Eye to Eye
It’s 2015. Charlotte is booming. Our economy is more robust than it’s been in years, with new business and job growth reported every month. Talented people from diverse backgrounds and education want to locate here, and new businesses aligned with technology, research and new manufacturing practices are drawn to the city. Our prosperity is due, in part, to Charlotte’s budding reputation as an open, tolerant and trusting community. We are now widely recognized as a place where diversity is welcomed and everyone has access to opportunity. Much of this newly earned reputation stems from the vastly shifting status of people of color over the last decade.
This monumental shift in status began in 2006 when African American, Latino and other leaders of color banded together in response to their continued frustration with failed attempts to address inequities and discrimination in the selection of minority-owned businesses for public and private sector contracts in Charlotte. These leaders realized that if they joined forces, they could assume more overall economic and political power and have much greater success in effecting changes in hiring practices, as well as in other areas where disparities exist. This presented a united front to the established, mostly white power base, and created a unified source of political power within the communities of color.
Many whites viewed this newly-forged alliance and its ideas about increasing access, inclusion and equity as radical and disruptive. Tension and fear were mounting among whites, while people of color were feeling empowered. Recognizing and concerned about the growing polarity, white, African American, Latino and other leaders, mostly from the faith and business communities, came together to discuss mutual fears, concerns and issues. As time went on and common interests emerged, it became increasingly apparent to everyone involved that this movement toward shared power and equal access would, indeed, be good for Charlotte as a whole. And it has been.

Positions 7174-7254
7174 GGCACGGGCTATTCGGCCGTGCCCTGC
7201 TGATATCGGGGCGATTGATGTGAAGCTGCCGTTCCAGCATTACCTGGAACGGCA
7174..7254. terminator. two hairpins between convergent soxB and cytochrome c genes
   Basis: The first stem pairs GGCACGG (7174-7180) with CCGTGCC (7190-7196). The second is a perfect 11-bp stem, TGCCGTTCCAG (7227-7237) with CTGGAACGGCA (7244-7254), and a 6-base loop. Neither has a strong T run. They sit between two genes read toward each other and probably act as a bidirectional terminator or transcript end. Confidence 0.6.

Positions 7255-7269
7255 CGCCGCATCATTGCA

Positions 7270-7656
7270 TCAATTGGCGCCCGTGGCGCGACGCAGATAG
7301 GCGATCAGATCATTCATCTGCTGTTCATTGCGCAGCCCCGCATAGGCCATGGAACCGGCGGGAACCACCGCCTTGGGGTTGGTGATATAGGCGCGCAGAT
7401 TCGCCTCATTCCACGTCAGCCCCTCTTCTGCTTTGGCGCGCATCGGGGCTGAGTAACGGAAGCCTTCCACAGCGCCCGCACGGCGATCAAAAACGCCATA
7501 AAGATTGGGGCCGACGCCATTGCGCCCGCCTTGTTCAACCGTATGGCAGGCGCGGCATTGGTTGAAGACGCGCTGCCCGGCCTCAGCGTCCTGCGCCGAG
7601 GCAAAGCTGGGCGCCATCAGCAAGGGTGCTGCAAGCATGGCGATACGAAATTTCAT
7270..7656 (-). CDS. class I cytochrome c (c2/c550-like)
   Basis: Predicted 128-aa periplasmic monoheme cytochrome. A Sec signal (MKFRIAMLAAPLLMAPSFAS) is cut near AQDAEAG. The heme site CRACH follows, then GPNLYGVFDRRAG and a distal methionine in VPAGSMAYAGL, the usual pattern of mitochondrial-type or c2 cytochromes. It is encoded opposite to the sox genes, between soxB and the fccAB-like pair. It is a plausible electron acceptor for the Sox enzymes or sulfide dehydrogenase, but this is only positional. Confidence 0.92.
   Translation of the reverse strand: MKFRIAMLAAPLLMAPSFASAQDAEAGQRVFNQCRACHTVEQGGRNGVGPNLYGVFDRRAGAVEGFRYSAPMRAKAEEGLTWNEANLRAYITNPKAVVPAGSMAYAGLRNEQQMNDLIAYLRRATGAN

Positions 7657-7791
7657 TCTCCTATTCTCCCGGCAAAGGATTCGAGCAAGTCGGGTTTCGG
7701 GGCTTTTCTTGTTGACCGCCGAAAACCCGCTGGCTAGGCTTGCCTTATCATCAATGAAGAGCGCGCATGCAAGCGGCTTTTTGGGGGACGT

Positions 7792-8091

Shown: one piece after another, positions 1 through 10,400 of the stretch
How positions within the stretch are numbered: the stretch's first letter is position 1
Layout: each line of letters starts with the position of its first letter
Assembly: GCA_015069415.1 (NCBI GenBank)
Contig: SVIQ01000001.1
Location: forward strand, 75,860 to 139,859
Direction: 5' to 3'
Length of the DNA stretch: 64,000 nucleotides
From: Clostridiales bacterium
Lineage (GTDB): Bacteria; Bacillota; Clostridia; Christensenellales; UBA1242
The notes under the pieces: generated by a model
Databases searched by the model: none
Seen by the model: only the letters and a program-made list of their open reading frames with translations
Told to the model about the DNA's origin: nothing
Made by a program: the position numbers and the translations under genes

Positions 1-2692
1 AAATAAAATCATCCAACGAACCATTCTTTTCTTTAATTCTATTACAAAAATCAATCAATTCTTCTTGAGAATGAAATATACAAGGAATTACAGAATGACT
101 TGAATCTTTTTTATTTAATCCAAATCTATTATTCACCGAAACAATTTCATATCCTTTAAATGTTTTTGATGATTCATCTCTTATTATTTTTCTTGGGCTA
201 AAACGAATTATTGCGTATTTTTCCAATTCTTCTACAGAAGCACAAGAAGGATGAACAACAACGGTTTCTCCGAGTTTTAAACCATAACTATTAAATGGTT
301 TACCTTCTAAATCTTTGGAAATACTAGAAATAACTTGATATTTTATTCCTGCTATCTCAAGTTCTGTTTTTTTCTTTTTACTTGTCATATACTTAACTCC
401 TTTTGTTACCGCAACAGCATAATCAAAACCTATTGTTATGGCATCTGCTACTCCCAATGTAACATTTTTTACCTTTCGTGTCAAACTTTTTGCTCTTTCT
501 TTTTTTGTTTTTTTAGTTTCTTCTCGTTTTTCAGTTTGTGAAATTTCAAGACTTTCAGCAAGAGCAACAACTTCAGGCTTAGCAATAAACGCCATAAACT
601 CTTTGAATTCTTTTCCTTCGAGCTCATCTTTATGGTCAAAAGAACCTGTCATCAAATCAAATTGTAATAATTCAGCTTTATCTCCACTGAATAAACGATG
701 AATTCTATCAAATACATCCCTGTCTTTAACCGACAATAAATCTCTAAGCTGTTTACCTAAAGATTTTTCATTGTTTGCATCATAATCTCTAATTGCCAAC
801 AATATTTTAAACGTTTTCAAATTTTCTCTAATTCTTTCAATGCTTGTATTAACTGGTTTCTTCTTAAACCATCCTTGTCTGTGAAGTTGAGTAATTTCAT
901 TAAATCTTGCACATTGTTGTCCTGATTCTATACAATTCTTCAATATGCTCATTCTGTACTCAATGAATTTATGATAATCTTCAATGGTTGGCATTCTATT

We can already see the positive impact of the changing leadership, influence and power of people of color with our public education system. Leaders in the communities of color assert that education is the key to permanently lifting the disproportionate number of African Americans, Latinos, Asians, Native Americans and others who live in poverty out of their limiting circumstances. Therefore, as a unified front, these leaders have identified equity in public education as their top priority for influencing change. They have strategically joined hands with white advocates who also have been pushing this important agenda.
As a result, elected officials, with support from the business community, have committed the financial resources and other support needed to bring underperforming urban schools up to standard, relieve overcrowding in suburban schools, reduce attrition of experienced teachers and provide equal access to quality pre-school and after-school programs. Now all students in Charlotte-Mecklenburg have equal access to a quality education. And to increase access to higher education and advanced technology training in the community, the alliance and Johnson C. Smith University have spearheaded a collaborative effort with CMS, UNC Charlotte, Queens University of Charlotte and Central Piedmont Community College to provide internships and other learning opportunities for students from elementary through high school.
The shift in the status of people of color has also resulted in change on the community revitalization front. Many of Charlotte’s once vulnerable inner and middle ring neighborhoods are now stable because an increasing number of middle and upper class African Americans, Latinos and Asians have chosen to live and invest in racially identifiable neighborhoods where they feel more at home. Their personal and financial commitment to these areas has been a catalyst for new business and housing development, which, in turn, has been a boost for the entire community.
While many people of color prefer to live in an ethnically homogenous neighborhood, others are moving into and investing in the integrated mixed-use/mixed-income neighborhoods that are developing along transit corridors such as South Boulevard where light rail currently operates. Young adults, including whites and people of color, who no longer emphasize racial and ethnic labels as a way to identify themselves, are moving into these “gray” transitional zones that exist between the established white neighborhoods and the evolving, strong ethnic communities. These young adults are successfully building bridges between the two worlds.
In Eye to Eye, the banding together of people of color to assume more power and to work collectively to increase access, inclusion and equity in Charlotte has helped to peel away yet another layer of institutionalized racism and to build understanding and trust where it did not exist before. Indeed, Charlotte is better off for this. And yes, more work needs to be done. But at least now, we have the processes and tools in place to help us navigate our way through this unfamiliar territory where people of color and whites are equal partners in making decisions. At last, we in Charlotte truly are meeting one another eye---to---eye.
What kind of community do you see?